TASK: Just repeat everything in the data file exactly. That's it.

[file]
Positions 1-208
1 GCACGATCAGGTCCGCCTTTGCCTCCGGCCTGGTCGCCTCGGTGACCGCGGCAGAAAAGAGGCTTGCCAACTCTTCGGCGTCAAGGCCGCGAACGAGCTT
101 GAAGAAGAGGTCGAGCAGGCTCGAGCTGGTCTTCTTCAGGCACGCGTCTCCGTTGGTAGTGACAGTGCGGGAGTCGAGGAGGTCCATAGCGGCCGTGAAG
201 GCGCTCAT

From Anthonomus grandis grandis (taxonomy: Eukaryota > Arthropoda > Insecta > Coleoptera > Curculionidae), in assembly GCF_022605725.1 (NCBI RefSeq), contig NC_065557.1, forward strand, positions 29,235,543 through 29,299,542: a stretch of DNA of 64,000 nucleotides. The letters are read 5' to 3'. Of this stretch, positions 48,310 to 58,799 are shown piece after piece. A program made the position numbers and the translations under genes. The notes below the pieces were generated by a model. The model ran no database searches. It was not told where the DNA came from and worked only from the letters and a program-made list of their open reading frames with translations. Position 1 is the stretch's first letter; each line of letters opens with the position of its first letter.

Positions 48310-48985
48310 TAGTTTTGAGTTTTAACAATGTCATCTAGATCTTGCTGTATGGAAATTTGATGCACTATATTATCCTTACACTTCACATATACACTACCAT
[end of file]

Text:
Positions 1-208
1 GCACGATCAGGTCCGCCTTTGCCTCCGGCCTGGTCGCCTCGGTGACCGCGGCAGAAAAGAGGCTTGCCAACTCTTCGGCGTCAAGGCCGCGAACGAGCTT
101 GAAGAAGAGGTCGAGCAGGCTCGAGCTGGTCTTCTTCAGGCACGCGTCTCCGTTGGTAGTGACAGTGCGGGAGTCGAGGAGGTCCATAGCGGCCGTGAAG
201 GCGCTCAT

From Anthonomus grandis grandis (taxonomy: Eukaryota > Arthropoda > Insecta > Coleoptera > Curculionidae), in assembly GCF_022605725.1 (NCBI RefSeq), contig NC_065557.1, forward strand, positions 29,235,543 through 29,299,542: a stretch of DNA of 64,000 nucleotides. The letters are read 5' to 3'. Of this stretch, positions 48,310 to 58,799 are shown piece after piece. A program made the position numbers and the translations under genes. The notes below the pieces were generated by a model. The model ran no database searches. It was not told where the DNA came from and worked only from the letters and a program-made list of their open reading frames with translations. Position 1 is the stretch's first letter; each line of letters opens with the position of its first letter.

Positions 48310-48985
48310 TAGTTTTGAGTTTTAACAATGTCATCTAGATCTTGCTGTATGGAAATTTGATGCACTATATTATCCTTACACTTCACATATACACTACCAT